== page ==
There is an easy consensus among families and caregivers that Christmas time is one of the most challenging times of the year for a loved one struggling with a serious mental illness. Milestones missed, loss of health, and unmet dreams are keenly felt amidst the holiday cheer and festivities.
As if grappling with these emotions isn't enough, there is also the formidable reality of psychotic related symptoms that individuals endure. This can be daunting and confusing for family and friends as they desire to help their loved one. Here are a few tips, definitely not all encompassing, that we've learned over the years:
1. Watch your expectations
Perhaps your family has a long history of Christmas traditions that include attending a show like the Nutcracker, visiting Aunt Jane and your 15 cousins, baking holiday cookies all day, family outings to pick out the perfect tree. O.K., I know not every family does these things, but what can you let go of this year? As much as we cherish beloved traditions, maybe it's time to consider making new ones.
Maybe it's time to consider creating little moments now, and to reset those expectations. Keeping a simple schedule that includes more one-on-one time, going to places where the crowds are low or non existent. Sometimes a trip to a coffee shop or a short hike together can make all the difference in a day. A lot of little moments can add up over the years to build many big memories for your family. Enjoy each one of them. Also, don't be shy about asking other trusted friends or family members to take your loved one out to coffee too. Who can't give up an extra 20 minutes out of their week?
2. Give your loved one space.
Being around people at family and church gatherings, even familiar people, is stressful for someone with a psychotic brain illness. And that is putting it mildly! Be sensitive to this and don't be alarmed if they cannot endure a seemingly small thing like sitting at the dinner table for the entire meal. If you are able, create a quiet, pleasant, clutter-free space in your home for them to have as a personal retreat to go to as often as they need.
Something as small as a family dinner can be exhausting. Don't be surprised if your loved one sleeps for extended times after such gatherings. In fact, it is restorative and much needed.
3. See the person, not the illness.
Keeping tips #1 and #2 in mind, don't forget that the illness does not define your loved one. Look for ways to include and to encourage. Our loved ones grapple with a myriad of unpleasant symptoms almost every moment of every day. How often do they hear encouragement? Who doesn't like to be encouraged? Be on the look out for ways to encourage and see what a difference it can make.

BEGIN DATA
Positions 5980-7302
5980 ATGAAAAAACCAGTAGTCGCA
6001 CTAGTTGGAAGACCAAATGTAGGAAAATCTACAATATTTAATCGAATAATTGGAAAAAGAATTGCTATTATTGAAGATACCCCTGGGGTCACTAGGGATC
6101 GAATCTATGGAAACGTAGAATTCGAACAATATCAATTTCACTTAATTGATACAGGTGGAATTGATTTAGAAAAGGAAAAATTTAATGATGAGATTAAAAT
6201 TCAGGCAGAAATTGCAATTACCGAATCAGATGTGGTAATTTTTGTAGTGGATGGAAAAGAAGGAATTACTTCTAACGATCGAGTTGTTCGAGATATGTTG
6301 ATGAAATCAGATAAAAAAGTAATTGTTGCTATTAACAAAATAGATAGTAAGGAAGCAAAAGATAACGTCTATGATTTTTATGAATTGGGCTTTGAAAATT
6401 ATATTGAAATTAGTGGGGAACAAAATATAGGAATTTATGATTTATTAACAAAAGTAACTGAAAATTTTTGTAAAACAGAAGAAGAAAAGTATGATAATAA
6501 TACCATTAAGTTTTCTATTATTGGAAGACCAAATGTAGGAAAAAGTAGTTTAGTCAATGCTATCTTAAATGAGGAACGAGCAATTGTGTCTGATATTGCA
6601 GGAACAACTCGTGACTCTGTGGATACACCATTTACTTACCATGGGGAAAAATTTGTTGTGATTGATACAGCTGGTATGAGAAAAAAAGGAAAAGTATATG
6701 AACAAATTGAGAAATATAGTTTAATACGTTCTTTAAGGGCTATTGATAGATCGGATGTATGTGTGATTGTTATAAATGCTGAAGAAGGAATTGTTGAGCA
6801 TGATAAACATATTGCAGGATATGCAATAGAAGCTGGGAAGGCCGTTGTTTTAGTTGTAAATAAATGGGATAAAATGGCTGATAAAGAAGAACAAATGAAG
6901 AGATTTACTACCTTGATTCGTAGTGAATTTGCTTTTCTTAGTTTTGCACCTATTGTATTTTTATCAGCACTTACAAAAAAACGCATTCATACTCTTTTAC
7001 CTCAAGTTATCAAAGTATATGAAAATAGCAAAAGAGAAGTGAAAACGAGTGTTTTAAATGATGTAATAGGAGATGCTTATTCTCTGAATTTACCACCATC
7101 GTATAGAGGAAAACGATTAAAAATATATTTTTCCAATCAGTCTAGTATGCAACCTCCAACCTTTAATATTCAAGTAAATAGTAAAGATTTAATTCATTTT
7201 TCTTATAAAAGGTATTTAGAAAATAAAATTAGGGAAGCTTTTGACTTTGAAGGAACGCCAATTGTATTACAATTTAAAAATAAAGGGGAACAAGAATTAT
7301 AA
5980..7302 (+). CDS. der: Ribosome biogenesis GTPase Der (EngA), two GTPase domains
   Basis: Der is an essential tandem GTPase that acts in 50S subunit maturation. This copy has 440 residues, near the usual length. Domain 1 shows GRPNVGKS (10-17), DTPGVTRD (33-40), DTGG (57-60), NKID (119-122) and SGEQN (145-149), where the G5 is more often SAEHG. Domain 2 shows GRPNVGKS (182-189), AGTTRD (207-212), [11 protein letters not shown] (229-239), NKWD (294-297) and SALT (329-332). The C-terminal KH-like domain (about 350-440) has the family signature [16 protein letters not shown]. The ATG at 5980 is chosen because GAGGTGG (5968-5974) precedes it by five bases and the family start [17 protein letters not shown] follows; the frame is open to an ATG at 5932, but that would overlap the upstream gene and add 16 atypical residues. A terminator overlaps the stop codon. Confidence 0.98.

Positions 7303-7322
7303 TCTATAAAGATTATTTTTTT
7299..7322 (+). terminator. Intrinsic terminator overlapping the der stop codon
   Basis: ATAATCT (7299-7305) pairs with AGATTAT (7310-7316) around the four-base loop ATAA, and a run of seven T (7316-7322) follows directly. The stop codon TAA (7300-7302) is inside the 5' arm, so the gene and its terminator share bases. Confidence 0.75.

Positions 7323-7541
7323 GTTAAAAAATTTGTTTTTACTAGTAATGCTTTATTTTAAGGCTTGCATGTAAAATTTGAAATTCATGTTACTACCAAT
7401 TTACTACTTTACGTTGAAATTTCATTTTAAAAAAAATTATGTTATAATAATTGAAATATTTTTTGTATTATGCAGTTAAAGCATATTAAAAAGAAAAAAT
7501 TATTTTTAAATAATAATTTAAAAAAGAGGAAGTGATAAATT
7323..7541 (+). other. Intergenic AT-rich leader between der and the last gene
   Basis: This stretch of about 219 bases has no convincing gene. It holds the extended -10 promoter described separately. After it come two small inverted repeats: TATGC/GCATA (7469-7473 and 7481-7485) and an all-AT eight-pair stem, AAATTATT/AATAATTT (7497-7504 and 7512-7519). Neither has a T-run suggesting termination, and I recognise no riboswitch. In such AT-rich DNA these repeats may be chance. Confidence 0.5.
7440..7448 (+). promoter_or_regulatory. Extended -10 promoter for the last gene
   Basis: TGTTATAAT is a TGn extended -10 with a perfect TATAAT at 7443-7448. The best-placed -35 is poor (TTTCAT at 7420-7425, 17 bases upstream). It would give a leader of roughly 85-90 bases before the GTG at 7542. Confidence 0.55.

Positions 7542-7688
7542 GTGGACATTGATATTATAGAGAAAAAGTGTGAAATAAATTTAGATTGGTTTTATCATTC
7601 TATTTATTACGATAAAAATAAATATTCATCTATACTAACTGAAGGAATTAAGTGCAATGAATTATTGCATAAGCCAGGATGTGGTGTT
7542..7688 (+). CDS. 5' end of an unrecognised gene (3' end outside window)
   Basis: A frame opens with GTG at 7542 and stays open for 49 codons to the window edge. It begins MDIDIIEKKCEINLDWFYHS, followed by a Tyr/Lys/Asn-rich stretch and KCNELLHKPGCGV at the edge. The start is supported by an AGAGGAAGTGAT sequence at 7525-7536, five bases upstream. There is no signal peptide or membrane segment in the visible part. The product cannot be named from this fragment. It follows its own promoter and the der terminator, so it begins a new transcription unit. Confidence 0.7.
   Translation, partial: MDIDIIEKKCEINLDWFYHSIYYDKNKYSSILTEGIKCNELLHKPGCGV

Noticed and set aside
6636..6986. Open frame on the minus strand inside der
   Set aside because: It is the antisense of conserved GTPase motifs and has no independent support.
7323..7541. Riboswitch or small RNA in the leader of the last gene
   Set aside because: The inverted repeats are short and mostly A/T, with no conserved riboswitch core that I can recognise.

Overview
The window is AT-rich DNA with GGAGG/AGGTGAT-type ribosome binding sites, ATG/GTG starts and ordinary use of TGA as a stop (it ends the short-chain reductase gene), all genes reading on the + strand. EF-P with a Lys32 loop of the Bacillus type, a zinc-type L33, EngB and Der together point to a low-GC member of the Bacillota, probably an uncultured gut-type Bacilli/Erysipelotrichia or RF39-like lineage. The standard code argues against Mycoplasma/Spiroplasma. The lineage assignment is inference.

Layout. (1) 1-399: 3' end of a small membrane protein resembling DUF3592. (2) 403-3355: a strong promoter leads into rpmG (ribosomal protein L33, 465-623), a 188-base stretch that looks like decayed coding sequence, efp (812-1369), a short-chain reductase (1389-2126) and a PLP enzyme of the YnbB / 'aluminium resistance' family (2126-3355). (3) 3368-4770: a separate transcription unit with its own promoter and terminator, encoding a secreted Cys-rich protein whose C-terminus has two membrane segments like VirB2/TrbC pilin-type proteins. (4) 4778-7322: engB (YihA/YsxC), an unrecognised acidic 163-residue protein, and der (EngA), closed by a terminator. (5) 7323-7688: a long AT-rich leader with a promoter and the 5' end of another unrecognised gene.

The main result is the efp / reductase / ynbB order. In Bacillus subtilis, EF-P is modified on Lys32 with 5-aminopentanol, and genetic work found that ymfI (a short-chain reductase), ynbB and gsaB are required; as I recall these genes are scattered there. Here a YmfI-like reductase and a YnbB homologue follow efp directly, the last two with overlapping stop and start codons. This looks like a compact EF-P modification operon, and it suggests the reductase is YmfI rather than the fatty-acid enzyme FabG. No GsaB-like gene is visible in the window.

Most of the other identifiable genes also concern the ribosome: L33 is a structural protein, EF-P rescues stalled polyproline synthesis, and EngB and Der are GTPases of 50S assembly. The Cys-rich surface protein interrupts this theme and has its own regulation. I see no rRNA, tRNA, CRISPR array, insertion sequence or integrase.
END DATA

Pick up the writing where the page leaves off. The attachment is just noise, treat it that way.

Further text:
4. Don't freak out.
Everyone of us have good days and bad days. If your loved one has a string of bad days, don't panic. Keep in touch with your loved one's doctor, but also keep in mind that you could just be one good night's sleep away from a good day. If you live in an area where you do not have access to a doctor or clinic, come up with a crisis-plan ahead of time, make sure you have important phone numbers easily accessible. Include people in your trusted support network. You cannot be too prepared and it will give you peace of mind.
5. Feed your soul.
It is important to take care of yourself especially during the holidays. Warm baths, quiet walks, a good night's sleep, or watching your favorite Netflix shows are nice, but nothing can nourish your soul like reflecting on the true meaning of Christmas. We really like "The Gospel Coalition's" list of new resources for the Advent Season here.
A few final thoughts, we realize that many families are not even in a place of stability due to lack of critical resources and cannot even begin to apply the above suggestions. Please know that our prayers are with you this holiday season and we hope that there may be one or two things you can glean or apply to your situation.
May this post serve as reminder to others in our nation, to be aware of so many who are suffering this year. So many who are visiting loved ones in prison, psychiatric wards, or cemeteries and they may just be battling to breathe with every moment. Our hearts are with you and we long for better days ahead for you. This is why P82 Project Restoration exists, to begin to make a difference...one life at a time. God bless you this Christmas. You are the hidden champions and heroes in our communities.